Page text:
The defendants opposed the petition, arguing inter alia that the offer-of-judgment rule should not be applied to a single plaintiff’s offer to multiple defendants in a contract, or non-tort, case. The trial court granted Vincent Pools’ petition and awarded counsel fees, holding that the defendants were equally responsible for the plaintiff’s reasonable attorneys’ fees associated with the trial pursuant to the offer-of-judgment rule. The city, APS and Colonial appealed the Rule 4:58-2 award and, in an unpublished decision dated March 18, 2016, the Appellate Division affirmed.
The Appellate Division found that it was acceptable for the plaintiff in Vincent Pools to issue an offer to settle the entire liability of all defendants and to hold the defendants to the financial consequences of non-acceptance when trial resulted in a more favorable judgment to the plaintiff notwithstanding the fact that the claims against the defendants did not implicate joint and several liability. The Appellate Division reasoned that acceptance of the offer by any of the individual defendants would have resolved all claims the plaintiff had against the defendants, and the defendants could have sought reimbursement and any cross-claims between themselves thereafter.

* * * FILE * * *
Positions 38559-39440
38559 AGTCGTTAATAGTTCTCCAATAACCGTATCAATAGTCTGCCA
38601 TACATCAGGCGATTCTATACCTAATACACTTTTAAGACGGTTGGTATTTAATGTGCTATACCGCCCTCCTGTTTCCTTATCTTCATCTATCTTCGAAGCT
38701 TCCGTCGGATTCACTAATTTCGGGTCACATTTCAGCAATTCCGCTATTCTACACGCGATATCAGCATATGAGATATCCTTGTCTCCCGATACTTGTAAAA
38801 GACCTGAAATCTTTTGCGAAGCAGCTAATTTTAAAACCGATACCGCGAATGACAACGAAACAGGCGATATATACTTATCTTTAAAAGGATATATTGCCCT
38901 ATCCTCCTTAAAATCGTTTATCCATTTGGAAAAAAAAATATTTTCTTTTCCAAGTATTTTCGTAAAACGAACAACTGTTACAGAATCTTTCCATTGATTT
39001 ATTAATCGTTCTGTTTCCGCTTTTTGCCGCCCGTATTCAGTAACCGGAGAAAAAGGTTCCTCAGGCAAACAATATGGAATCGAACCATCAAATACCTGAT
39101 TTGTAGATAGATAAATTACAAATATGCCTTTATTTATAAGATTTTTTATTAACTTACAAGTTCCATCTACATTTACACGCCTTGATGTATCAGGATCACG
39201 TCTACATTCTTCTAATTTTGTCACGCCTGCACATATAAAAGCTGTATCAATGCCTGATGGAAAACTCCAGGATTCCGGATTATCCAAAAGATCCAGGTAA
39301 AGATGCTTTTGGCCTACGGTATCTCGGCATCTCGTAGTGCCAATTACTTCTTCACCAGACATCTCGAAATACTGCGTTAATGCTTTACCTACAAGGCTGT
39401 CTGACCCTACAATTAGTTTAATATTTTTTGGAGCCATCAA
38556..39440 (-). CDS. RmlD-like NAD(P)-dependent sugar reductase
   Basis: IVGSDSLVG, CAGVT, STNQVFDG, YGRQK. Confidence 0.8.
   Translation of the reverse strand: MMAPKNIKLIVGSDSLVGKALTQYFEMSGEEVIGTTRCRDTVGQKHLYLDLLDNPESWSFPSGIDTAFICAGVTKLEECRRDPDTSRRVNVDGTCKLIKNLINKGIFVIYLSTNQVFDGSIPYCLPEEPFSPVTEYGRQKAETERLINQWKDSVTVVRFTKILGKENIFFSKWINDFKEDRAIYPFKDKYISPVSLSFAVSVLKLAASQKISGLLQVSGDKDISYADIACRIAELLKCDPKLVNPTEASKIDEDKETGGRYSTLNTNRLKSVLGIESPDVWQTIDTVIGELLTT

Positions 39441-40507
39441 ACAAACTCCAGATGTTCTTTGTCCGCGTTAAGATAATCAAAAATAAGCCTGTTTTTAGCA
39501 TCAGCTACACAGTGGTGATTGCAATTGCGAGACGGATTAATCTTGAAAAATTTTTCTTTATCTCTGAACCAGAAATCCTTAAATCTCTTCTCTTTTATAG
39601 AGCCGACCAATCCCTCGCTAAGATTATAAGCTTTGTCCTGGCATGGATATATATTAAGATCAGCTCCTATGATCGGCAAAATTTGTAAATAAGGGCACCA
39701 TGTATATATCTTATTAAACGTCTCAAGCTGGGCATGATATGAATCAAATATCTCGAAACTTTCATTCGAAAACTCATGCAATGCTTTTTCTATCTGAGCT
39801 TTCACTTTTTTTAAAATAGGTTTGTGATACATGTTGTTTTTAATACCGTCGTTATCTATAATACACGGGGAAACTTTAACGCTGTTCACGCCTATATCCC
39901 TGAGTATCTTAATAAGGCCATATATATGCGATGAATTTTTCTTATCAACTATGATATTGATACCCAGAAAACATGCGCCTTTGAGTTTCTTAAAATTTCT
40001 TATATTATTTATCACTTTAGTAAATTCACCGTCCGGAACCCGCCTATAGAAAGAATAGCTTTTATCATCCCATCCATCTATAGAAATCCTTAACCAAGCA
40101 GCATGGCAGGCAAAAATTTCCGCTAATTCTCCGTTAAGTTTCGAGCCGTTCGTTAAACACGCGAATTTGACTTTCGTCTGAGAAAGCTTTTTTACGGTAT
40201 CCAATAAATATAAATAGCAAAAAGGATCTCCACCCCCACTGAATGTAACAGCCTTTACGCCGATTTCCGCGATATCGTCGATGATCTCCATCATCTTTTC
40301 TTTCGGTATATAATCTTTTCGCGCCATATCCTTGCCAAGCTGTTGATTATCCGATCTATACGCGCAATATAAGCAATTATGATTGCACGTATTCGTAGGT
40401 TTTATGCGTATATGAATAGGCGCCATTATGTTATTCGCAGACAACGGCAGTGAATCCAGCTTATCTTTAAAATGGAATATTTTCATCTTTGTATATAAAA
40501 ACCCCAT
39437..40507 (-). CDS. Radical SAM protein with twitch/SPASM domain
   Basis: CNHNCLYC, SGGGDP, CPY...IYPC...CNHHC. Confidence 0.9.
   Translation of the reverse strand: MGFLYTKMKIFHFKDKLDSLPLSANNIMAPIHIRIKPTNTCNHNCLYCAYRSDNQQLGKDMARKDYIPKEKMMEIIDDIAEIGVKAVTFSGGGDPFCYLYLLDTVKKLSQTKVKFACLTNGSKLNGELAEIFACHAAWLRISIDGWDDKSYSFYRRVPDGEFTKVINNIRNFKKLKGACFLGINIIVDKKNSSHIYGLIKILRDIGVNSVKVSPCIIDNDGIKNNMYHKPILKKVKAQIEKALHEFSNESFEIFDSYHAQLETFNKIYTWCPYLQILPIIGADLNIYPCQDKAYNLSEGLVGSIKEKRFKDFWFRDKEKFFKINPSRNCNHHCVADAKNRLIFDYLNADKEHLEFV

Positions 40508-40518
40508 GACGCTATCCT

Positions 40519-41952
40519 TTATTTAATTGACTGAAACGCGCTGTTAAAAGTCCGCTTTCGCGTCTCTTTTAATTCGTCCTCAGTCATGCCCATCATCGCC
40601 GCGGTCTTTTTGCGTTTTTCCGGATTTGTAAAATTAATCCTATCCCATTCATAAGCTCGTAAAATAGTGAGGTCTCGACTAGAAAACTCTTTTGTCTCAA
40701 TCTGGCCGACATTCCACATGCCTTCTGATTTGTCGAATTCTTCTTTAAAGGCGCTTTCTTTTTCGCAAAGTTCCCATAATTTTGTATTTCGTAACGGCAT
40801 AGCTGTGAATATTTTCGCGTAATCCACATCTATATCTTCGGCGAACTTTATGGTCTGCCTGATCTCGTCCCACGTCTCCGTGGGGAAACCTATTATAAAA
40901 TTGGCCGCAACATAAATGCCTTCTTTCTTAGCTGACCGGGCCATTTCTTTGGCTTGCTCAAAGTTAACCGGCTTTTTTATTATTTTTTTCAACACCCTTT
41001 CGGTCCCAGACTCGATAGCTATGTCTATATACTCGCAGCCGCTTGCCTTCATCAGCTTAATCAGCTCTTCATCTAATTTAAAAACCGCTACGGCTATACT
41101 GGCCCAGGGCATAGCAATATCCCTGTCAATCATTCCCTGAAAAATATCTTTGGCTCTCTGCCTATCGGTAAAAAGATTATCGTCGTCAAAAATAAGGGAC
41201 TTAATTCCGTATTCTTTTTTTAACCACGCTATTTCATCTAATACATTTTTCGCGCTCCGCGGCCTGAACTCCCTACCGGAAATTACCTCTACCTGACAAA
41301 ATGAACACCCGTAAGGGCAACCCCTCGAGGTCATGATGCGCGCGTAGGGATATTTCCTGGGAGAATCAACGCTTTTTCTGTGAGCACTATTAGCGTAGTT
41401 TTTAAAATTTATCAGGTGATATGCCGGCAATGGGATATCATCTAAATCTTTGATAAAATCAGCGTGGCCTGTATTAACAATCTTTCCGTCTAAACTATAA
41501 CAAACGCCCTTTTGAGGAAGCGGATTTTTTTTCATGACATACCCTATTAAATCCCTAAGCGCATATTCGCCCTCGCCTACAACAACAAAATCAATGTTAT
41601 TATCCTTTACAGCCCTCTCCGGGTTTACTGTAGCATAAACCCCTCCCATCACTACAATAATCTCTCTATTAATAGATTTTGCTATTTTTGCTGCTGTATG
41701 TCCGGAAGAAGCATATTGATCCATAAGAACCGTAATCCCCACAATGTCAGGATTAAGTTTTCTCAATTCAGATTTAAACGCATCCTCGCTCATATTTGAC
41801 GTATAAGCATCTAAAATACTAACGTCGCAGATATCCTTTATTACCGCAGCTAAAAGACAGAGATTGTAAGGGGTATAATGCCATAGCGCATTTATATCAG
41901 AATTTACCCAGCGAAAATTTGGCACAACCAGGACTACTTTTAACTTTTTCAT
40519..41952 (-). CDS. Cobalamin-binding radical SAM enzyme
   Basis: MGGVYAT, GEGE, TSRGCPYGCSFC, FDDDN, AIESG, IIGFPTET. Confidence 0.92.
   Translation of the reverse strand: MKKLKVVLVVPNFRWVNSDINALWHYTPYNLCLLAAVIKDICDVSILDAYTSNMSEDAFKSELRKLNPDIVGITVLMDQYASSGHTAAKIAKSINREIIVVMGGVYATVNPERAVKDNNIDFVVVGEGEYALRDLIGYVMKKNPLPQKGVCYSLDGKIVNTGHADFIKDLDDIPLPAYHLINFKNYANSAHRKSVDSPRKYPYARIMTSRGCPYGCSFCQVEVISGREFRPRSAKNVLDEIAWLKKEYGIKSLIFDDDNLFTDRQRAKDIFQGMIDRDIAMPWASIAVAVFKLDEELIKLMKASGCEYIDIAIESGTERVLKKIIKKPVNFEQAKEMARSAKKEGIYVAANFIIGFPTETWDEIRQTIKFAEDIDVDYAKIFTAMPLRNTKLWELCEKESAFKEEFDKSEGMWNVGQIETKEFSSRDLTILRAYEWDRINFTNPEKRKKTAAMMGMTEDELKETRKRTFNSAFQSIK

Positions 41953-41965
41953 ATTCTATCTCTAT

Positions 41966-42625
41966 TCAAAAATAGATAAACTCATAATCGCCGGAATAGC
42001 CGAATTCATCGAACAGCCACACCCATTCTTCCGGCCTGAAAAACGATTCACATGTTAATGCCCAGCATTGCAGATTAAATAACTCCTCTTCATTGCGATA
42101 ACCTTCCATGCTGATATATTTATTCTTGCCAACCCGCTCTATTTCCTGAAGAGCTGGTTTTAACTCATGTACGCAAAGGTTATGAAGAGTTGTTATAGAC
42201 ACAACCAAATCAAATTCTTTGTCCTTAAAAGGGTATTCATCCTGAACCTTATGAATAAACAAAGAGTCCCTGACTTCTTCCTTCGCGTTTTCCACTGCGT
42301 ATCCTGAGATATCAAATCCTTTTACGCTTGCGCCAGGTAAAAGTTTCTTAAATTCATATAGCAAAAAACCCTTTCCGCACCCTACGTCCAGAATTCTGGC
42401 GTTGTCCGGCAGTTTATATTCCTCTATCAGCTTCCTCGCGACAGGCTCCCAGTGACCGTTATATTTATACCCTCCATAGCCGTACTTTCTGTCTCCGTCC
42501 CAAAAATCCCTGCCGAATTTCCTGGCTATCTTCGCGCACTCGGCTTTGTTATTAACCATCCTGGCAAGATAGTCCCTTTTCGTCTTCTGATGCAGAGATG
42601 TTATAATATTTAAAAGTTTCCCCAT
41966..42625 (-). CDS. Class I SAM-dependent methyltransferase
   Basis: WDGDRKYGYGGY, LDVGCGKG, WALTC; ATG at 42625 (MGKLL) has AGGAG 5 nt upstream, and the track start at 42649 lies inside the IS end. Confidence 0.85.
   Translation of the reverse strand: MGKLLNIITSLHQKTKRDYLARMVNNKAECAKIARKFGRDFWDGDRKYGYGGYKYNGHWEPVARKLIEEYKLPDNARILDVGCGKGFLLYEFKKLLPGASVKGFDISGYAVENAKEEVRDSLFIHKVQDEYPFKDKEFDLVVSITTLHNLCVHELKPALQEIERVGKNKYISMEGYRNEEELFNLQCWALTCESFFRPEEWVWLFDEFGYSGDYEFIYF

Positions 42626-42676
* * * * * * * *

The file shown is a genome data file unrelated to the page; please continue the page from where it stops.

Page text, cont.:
In Vincent Pools, the Appellate Division has signaled that the offer-of-judgment rule, and its financial consequences under Rule 4:58-2, are applicable to a plaintiff’s single offer of judgment made to multiple defendants, even where liability of one or more defendants is dependent upon the liability of another, and where no joint and several liability is alleged. Practitioners representing clients in commercial, contract and construction-related disputes should be aware of the decision in Vincent Pools and its potential implications regarding offers of judgment in multi-defendant cases.
This article was originally published in the September 2016 Vol. 18, No. 1 edition the New Jersey State Bar Association Construction Law Section Newsletter. You can access the article here.